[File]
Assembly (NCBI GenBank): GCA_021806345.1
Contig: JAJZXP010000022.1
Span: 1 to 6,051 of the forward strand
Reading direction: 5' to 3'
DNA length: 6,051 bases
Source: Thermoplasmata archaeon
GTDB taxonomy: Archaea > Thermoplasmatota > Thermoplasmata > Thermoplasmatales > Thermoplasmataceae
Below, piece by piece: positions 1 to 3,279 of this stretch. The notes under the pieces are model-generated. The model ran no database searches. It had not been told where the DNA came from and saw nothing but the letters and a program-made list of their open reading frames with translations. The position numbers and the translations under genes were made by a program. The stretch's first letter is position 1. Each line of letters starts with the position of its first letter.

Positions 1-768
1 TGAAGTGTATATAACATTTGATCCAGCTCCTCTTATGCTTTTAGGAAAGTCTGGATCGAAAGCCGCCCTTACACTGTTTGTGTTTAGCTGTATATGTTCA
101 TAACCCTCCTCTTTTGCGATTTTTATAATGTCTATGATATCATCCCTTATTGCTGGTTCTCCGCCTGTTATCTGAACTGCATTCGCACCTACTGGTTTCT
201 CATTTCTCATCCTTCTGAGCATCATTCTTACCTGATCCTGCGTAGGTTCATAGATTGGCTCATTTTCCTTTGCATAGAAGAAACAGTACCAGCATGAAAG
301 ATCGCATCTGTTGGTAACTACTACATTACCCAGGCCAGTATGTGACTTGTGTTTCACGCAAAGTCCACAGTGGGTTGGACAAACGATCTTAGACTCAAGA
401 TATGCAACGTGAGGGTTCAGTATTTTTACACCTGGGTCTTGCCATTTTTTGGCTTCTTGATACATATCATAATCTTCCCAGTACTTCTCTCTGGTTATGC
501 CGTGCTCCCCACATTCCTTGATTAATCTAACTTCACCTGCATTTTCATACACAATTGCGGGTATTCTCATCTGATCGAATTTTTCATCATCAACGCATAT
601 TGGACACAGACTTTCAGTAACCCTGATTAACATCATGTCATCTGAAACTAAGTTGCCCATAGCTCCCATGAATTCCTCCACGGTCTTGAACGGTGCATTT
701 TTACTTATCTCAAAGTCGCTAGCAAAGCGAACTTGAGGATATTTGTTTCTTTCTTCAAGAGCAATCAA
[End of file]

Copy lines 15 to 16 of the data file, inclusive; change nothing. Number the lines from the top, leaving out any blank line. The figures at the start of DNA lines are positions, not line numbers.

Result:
501 CGTGCTCCCCACATTCCTTGATTAATCTAACTTCACCTGCATTTTCATACACAATTGCGGGTATTCTCATCTGATCGAATTTTTCATCATCAACGCATAT
601 TGGACACAGACTTTCAGTAACCCTGATTAACATCATGTCATCTGAAACTAAGTTGCCCATAGCTCCCATGAATTCCTCCACGGTCTTGAACGGTGCATTT